Unpacking the evidence: Interventions for reducing behavioral and psychological symptoms in people with dementia

Kate Laver, Lindy Clemson, Sally Bennett, Natasha A. Lannin, Henry Brodaty

Research output: Contribution to journalArticleResearchpeer-review

14 Citations (Scopus)


Aims: Behaviors of concern and psychological symptoms such as depression, apathy, agitation, wandering, and resistance to care are common in people with dementia and can be challenging for the caregiver to manage. This narrative review summarizes details of interventions found to be effective in reducing behaviors of concern and psychological symptoms. Methods: This review is based on an existing meta-analysis. The published meta-analysis included a large number of studies which ranged in efficacy. Studies were only included in this review if a moderate or large positive effect was found (Cohen's d ≥ 0.40). Information regarding the main aims of the intervention, dose, type of health professional providing the intervention, and the components of the intervention program were extracted. Results: Interventions with a positive effect contained multiple components including caregiver education, skills training, and engagement in meaningful occupations. Several of the interventions were delivered by an occupational therapist or were developed with extensive input from occupational therapists. Conclusion: This paper provides a description of effective interventions and can be utilized to guide the implementation of evidence-based practice in dementia care.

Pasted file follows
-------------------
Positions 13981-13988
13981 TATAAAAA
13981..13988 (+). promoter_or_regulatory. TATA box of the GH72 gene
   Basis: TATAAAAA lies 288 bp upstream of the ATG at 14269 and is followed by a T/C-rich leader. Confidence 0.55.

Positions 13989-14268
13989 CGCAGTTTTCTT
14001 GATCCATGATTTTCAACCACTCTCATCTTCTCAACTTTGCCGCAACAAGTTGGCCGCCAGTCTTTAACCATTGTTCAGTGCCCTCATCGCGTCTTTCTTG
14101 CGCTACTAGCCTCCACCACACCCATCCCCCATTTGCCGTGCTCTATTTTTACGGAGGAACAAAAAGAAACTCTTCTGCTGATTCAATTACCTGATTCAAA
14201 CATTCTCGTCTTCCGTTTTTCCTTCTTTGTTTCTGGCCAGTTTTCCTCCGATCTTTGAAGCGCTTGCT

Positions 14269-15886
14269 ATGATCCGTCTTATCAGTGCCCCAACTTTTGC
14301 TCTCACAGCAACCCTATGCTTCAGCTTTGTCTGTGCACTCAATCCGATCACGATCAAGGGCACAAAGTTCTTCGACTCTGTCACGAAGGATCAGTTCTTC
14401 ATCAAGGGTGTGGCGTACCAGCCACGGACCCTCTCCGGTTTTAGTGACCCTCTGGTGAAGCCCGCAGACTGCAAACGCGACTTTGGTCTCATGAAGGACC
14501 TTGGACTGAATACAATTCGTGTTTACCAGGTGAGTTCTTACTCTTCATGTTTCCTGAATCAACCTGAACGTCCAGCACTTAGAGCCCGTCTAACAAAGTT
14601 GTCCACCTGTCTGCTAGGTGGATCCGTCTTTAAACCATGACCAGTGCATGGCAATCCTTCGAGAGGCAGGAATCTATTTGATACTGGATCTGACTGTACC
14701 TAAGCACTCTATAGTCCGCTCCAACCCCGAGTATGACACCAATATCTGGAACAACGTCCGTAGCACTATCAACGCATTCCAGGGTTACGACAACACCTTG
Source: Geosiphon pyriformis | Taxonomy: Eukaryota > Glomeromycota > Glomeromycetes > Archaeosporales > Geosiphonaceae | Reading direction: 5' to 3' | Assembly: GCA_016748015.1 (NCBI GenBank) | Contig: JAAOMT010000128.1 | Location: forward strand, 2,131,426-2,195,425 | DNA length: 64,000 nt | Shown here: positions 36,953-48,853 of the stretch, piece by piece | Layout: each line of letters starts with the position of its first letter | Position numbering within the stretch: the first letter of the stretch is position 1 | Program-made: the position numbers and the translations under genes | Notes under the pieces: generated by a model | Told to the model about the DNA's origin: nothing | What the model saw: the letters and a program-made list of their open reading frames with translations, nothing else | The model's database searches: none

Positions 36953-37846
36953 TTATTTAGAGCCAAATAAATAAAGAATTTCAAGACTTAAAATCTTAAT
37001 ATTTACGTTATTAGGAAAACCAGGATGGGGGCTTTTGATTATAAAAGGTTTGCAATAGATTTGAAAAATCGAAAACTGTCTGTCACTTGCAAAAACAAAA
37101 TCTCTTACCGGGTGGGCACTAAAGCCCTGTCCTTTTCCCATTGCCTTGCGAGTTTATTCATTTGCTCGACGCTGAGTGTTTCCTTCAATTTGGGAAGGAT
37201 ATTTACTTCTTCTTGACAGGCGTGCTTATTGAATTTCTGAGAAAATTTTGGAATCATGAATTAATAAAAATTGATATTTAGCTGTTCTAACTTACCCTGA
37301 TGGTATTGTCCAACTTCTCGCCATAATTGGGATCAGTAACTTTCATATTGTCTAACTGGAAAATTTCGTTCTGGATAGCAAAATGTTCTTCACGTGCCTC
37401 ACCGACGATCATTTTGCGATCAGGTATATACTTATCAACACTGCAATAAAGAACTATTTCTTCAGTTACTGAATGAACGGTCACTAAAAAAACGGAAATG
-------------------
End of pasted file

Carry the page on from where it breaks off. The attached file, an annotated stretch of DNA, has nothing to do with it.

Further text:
Original languageEnglish
Pages (from-to)294-309
Number of pages16
JournalPhysical and Occupational Therapy in Geriatrics
Issue number4
Publication statusPublished - Dec 2014
Externally publishedYes


  • Behavioral symptoms
  • Caregivers
  • Dementia
  • Occupational therapy

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